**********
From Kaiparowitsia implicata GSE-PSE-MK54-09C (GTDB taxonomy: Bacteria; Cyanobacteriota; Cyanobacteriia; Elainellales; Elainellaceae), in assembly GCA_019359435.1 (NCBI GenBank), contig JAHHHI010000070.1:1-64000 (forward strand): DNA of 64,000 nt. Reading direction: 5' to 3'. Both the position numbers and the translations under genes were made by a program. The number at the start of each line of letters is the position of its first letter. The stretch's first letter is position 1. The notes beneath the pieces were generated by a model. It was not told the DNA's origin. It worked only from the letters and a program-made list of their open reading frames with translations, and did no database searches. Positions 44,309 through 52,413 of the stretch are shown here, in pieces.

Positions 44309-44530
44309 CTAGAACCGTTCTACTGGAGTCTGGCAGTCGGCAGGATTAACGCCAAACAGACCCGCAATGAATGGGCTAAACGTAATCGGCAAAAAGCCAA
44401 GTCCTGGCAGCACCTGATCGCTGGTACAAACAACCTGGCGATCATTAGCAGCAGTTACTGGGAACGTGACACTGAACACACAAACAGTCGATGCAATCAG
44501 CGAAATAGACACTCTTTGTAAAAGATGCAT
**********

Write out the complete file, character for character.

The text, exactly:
From Kaiparowitsia implicata GSE-PSE-MK54-09C (GTDB taxonomy: Bacteria; Cyanobacteriota; Cyanobacteriia; Elainellales; Elainellaceae), in assembly GCA_019359435.1 (NCBI GenBank), contig JAHHHI010000070.1:1-64000 (forward strand): DNA of 64,000 nt. Reading direction: 5' to 3'. Both the position numbers and the translations under genes were made by a program. The number at the start of each line of letters is the position of its first letter. The stretch's first letter is position 1. The notes beneath the pieces were generated by a model. It was not told the DNA's origin. It worked only from the letters and a program-made list of their open reading frames with translations, and did no database searches. Positions 44,309 through 52,413 of the stretch are shown here, in pieces.

Positions 44309-44530
44309 CTAGAACCGTTCTACTGGAGTCTGGCAGTCGGCAGGATTAACGCCAAACAGACCCGCAATGAATGGGCTAAACGTAATCGGCAAAAAGCCAA
44401 GTCCTGGCAGCACCTGATCGCTGGTACAAACAACCTGGCGATCATTAGCAGCAGTTACTGGGAACGTGACACTGAACACACAAACAGTCGATGCAATCAG
44501 CGAAATAGACACTCTTTGTAAAAGATGCAT